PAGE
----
These days, series such as Downton Abbey, Mr. Selfridge, Call the Midwife and, most recently, Poldark, seem to be grabbing all the headlines. Rightfully so, but there is, however, a little known series that has quietly captured audiences on both sides of the pond bringing them back week after week, each time wearing their hearts more and more on their sleeves.
That said, better you hear the news from me than read it standing on line at the supermarket checkout reading the tabloids. Be strong. Crimson Field aired its final episode last night on PBS.
***SPOILER ALERT BELOW. DO NOT READ IF YOU HAVEN’T SEEN SUNDAY’S FINALE***
They took no prisoners. The brilliant World War I drama pretty much threw everything but the kitchen sink at viewers as the series came to a close which will, sadly, leave viewers hanging who appreciate good quality drama and have been with the series since the beginning. There were tears, there was joy, love and, even death. For those following along from the beginning, Sister Joan (Suranne Jones) is accused of aiding the enemy, a charge that could see her shot; Col. Brett’s (Downton Abbey‘s Kevin Doyle) running of the camp is questioned; Kitty’s unsure who to trust; Flora reunites two brothers; and Rosalie ponders her discovery of Kitty’s divorce. That’s just one episode.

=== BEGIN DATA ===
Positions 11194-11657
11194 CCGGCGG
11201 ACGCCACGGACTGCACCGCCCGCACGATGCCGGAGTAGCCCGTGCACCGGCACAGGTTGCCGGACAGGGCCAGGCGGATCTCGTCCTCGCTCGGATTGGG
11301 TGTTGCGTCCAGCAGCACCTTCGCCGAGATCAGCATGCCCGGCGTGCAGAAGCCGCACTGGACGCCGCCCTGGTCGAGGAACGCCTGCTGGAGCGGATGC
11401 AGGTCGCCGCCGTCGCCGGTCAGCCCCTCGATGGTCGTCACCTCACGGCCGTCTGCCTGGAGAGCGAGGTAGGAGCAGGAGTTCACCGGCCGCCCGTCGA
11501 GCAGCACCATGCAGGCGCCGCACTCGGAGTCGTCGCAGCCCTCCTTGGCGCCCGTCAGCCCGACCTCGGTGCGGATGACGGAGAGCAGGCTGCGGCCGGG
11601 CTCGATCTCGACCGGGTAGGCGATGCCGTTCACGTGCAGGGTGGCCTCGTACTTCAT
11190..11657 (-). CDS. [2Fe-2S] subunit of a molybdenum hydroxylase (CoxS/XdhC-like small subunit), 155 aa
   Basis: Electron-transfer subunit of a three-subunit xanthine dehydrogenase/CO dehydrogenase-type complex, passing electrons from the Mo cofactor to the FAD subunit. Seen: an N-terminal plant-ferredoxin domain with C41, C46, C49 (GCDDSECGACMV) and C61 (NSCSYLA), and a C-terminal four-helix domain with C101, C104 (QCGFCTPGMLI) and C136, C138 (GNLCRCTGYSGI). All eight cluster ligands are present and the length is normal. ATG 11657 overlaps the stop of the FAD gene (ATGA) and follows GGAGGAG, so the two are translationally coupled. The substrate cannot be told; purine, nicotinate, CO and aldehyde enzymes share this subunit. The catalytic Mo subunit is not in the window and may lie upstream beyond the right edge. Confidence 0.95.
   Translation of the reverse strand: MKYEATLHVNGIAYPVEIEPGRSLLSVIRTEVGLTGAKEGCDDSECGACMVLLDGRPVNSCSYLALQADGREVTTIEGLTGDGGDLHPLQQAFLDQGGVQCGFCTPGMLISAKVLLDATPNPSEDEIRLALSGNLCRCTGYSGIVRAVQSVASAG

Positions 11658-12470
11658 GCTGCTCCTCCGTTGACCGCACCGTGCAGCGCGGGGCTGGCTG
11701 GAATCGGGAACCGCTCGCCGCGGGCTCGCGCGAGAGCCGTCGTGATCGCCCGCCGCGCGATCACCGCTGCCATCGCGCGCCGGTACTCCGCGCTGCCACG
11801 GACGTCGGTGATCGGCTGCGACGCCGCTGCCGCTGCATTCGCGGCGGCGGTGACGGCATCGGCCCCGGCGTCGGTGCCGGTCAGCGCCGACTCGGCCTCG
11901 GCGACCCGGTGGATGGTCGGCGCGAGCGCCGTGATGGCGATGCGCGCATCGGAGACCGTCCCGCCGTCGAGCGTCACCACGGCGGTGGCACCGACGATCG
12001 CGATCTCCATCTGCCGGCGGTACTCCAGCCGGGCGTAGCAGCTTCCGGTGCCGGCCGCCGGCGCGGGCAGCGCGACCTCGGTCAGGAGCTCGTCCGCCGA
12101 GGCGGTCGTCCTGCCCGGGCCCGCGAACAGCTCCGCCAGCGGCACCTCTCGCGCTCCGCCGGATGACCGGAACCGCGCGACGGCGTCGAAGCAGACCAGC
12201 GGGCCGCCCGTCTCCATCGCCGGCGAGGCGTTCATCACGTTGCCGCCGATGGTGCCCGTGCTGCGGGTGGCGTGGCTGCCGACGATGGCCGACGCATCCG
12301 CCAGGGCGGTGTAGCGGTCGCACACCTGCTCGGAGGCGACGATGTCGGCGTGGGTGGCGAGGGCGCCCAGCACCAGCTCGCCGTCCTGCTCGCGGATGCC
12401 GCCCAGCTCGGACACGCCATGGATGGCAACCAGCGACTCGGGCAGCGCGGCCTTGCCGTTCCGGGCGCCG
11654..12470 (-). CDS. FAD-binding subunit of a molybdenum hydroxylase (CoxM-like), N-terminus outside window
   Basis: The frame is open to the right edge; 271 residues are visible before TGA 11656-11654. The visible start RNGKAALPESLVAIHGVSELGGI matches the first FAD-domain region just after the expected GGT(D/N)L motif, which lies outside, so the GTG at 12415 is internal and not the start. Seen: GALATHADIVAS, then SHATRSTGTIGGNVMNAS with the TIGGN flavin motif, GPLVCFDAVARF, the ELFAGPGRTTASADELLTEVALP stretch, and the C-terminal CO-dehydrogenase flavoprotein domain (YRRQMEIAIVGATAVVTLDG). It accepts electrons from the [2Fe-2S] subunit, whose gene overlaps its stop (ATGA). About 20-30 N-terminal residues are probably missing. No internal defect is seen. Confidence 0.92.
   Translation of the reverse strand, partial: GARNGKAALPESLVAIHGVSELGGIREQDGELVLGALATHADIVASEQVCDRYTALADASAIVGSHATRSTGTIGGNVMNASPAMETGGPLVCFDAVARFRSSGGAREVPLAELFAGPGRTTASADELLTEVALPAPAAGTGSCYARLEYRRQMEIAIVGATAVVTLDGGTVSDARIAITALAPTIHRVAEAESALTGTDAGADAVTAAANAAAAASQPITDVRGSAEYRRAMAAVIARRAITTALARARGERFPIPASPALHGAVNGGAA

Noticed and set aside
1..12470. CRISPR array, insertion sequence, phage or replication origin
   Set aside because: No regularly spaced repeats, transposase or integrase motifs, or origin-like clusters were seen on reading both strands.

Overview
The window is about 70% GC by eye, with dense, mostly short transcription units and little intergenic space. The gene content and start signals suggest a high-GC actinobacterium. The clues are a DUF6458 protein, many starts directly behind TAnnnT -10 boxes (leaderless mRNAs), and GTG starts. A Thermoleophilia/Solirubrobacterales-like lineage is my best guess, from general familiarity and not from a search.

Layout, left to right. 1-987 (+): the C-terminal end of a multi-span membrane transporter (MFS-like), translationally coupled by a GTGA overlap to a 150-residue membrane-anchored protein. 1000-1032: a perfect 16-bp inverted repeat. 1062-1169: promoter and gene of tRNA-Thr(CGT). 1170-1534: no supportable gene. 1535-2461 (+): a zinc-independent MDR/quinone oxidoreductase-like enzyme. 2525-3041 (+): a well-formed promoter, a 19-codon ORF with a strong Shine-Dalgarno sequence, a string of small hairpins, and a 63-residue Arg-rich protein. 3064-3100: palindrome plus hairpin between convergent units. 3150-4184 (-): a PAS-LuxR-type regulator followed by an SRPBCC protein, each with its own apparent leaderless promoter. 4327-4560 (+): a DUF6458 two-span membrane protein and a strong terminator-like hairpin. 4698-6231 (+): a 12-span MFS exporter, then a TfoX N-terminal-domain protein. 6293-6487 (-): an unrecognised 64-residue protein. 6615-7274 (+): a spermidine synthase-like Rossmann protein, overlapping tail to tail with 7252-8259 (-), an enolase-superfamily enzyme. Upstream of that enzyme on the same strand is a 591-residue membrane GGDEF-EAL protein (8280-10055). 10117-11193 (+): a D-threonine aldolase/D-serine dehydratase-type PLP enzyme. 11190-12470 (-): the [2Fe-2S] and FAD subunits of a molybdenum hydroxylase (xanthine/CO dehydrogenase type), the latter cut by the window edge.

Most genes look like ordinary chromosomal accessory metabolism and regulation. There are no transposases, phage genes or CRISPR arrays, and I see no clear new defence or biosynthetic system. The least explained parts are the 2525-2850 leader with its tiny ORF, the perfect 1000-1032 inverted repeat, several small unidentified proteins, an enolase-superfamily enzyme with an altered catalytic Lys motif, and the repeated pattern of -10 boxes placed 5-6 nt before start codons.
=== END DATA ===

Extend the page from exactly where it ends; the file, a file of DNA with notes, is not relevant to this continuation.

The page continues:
Sadly, as has been the case more often than not, Crimson Field is a one and done drama series from the BBC. Having averaged a respectable 7 million viewers for each episode, Crimson Field was not commissioned for a second series by the BBC. Reminiscent of the fate of other quality BBC dramas such as The Hour, Paradise and Upstairs Downstairs, Crimson Field has abruptly ended with writer/creator Sarah Phelps wondering what more could she have possible done for the series to have lived another day. Supposedly, it was Phelps’ plan to make three more series for each year of the conflict, ending in 2018, a century after the end of the Armistice.
Unfortunately, as with a number of critically acclaimed series that end before their ‘sell-by date’, no explanation was given for the cancellation. While series like Ripper Street have been brought back from the dead following fairly extensive viewer feedback, it’s not commonplace. It didn’t work for Alan Davies brilliantly funny series, Whites, but that doesn’t mean you shouldn’t try. There is always hope. If you feel that Crimson Field deserves another series, sign the petition to bring back Crimson Field. Sign it, share it with friends. It couldn’t hurt…